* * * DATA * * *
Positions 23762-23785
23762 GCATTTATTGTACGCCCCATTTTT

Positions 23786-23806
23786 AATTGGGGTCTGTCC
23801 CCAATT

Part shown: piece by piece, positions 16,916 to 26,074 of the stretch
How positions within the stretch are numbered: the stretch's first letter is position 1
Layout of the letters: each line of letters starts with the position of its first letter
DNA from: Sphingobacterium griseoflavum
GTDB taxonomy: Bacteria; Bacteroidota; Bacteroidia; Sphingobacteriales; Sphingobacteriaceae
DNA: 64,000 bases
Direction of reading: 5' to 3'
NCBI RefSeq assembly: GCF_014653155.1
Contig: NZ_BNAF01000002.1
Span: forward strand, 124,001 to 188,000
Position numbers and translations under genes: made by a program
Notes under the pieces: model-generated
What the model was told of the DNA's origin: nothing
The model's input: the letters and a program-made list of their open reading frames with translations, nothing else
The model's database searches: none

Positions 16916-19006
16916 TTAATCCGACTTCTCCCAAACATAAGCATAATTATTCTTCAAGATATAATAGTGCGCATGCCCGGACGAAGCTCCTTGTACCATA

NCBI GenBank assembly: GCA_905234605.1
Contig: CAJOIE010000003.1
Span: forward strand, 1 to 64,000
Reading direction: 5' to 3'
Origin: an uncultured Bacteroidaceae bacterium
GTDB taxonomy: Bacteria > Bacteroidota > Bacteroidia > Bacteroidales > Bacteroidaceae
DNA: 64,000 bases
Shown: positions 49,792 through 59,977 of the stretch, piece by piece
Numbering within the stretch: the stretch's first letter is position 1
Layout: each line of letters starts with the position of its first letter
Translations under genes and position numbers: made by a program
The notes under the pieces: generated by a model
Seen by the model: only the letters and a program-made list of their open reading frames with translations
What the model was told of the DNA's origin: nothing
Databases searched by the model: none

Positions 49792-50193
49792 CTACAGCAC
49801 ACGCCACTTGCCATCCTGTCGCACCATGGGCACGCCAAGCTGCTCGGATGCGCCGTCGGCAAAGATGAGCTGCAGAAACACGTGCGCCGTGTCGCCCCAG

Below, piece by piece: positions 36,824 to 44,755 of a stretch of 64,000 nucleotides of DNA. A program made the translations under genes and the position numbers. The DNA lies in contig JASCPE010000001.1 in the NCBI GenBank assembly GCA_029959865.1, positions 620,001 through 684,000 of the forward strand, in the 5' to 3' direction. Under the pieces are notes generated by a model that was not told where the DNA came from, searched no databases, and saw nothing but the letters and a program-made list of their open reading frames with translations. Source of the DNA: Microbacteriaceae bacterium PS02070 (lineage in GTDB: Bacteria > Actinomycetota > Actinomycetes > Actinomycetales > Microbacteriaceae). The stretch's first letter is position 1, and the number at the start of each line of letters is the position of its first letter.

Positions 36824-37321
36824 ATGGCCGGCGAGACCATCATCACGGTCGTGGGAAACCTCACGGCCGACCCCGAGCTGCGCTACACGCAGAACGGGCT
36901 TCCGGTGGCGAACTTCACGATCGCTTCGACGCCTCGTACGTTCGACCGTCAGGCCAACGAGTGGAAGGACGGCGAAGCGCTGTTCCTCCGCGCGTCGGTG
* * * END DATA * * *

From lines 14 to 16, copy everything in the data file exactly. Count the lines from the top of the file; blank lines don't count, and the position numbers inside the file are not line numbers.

Contig: NZ_BNAF01000002.1
Span: forward strand, 124,001 to 188,000
Position numbers and translations under genes: made by a program